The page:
While creating a new Concept you need to decide on Datatype. In this case it will be a coded Concept that is you will provide a list of answers. Answers need to be defined as Concepts. You need to create them beforehand or else add them later.

  1. Switch between languages
  2. Add a synonym
  3. Select Datatype
  4. This section changes depending on the chosen Datatype, in this case we can edit a list of answers
  5. Allows to add mappings

Concept Mappings

Concept Mappings are added to facilitate managing Concept Dictionaries and point to other Concepts which have the same meaning. For instance we could add here a mapping to a Concept in the MCL dictionary. You can save the Concept now and create some answers.

Repeat the steps and create Concepts PLANNING PREGNANCY and CURRENTLY PREGNANT of Class Finding and Datatype Boolean. The last possible answer will be OTHER of Class Misc and Datatype N/A. After creating three new Concepts, you can edit ANTENATAL VISIT REASON and add them as answers.

Concept Drug

To view Concept Drugs, go to Administration > Manage Concept Drugs. You can either enter a Concept Drug by clicking its name to edit it, or you can create a new one through the Add Concept Drug link. You must enter a name and choose one of Concepts of datatype Drug.


There are different types of Metadata which need to be managed. The list includes Locations, Encounter Types, Order Types, etc. You can view and edit them easily via the Administration page.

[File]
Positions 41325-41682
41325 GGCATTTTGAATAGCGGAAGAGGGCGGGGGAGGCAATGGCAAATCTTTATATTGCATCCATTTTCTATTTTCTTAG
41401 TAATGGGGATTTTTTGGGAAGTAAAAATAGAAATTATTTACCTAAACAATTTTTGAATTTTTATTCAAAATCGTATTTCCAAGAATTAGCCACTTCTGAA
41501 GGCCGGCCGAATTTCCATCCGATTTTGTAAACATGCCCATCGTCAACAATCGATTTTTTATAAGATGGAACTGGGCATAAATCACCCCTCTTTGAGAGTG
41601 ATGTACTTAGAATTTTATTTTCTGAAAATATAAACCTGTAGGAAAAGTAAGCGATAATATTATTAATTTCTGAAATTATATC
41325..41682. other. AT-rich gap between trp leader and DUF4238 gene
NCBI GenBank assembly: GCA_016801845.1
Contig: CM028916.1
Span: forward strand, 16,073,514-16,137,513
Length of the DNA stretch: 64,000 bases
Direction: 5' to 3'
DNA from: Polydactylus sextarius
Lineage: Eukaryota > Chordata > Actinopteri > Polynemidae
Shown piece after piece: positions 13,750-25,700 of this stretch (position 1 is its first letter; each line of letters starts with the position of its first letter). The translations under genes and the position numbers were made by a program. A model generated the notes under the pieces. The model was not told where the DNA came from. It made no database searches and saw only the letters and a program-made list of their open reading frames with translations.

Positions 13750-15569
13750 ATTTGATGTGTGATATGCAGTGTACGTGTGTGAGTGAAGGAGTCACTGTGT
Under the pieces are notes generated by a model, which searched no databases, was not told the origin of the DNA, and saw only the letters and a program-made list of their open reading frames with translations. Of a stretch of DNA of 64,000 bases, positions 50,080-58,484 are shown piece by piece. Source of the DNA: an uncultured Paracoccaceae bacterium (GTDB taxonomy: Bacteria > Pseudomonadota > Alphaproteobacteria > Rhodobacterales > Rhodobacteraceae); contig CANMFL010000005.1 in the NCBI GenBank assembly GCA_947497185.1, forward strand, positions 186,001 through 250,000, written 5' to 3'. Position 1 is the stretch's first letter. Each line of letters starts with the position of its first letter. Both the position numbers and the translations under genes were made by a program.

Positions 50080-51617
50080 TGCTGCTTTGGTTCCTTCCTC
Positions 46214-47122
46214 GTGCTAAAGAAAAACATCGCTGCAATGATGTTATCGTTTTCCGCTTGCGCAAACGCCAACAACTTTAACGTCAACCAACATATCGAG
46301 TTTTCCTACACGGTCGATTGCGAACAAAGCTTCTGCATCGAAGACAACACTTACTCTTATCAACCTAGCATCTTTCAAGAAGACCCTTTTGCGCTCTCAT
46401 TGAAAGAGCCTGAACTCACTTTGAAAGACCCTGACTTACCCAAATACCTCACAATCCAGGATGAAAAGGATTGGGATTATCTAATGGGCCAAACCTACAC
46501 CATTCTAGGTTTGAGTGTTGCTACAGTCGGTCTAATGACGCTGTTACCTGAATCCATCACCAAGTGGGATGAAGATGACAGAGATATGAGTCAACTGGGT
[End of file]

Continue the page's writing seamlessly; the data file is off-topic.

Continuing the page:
Patient Identifier

A patient identifier is any unique number that can identify a patient. Examples are a Medical Record Number, a National ID, a Social Security Number, a driver's license number, etc. A patient can have any number of identifiers. The Patient Identifier Type table defines what type of identifiers are collected in your system.

A patient can have multiple identifiers of each type defined in your system. For example, a patient could have five identifiers of type of "Medical Record Number" because they were seen at five different hospitals that collected five different types of ids.

The patient search screen searches across all identifier that are still active for a patient.

New identifier types are generally created if they have different characteristics. For example, one identifier can be only a string of numbers, another is a number with a hyphen plus a check digit, etc.